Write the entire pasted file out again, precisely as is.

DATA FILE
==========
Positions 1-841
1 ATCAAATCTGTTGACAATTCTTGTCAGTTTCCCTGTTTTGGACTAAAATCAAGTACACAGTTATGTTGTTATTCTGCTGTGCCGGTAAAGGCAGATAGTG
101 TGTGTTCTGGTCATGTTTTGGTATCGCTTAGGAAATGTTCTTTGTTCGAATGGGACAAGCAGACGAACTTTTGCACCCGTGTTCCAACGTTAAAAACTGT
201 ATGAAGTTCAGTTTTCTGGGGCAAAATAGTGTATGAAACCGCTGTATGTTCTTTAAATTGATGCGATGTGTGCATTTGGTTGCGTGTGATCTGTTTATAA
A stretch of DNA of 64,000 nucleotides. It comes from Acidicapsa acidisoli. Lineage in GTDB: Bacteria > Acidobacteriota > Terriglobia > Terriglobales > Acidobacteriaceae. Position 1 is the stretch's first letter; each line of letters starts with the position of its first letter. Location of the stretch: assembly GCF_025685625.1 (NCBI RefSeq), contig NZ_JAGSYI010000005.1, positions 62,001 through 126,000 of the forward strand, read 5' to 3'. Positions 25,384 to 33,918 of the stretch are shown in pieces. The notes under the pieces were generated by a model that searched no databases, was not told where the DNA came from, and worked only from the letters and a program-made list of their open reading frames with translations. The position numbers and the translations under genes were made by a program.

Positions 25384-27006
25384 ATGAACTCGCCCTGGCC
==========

Positions 1-841
1 ATCAAATCTGTTGACAATTCTTGTCAGTTTCCCTGTTTTGGACTAAAATCAAGTACACAGTTATGTTGTTATTCTGCTGTGCCGGTAAAGGCAGATAGTG
101 TGTGTTCTGGTCATGTTTTGGTATCGCTTAGGAAATGTTCTTTGTTCGAATGGGACAAGCAGACGAACTTTTGCACCCGTGTTCCAACGTTAAAAACTGT
201 ATGAAGTTCAGTTTTCTGGGGCAAAATAGTGTATGAAACCGCTGTATGTTCTTTAAATTGATGCGATGTGTGCATTTGGTTGCGTGTGATCTGTTTATAA
A stretch of DNA of 64,000 nucleotides. It comes from Acidicapsa acidisoli. Lineage in GTDB: Bacteria > Acidobacteriota > Terriglobia > Terriglobales > Acidobacteriaceae. Position 1 is the stretch's first letter; each line of letters starts with the position of its first letter. Location of the stretch: assembly GCF_025685625.1 (NCBI RefSeq), contig NZ_JAGSYI010000005.1, positions 62,001 through 126,000 of the forward strand, read 5' to 3'. Positions 25,384 to 33,918 of the stretch are shown in pieces. The notes under the pieces were generated by a model that searched no databases, was not told where the DNA came from, and worked only from the letters and a program-made list of their open reading frames with translations. The position numbers and the translations under genes were made by a program.

Positions 25384-27006
25384 ATGAACTCGCCCTGGCC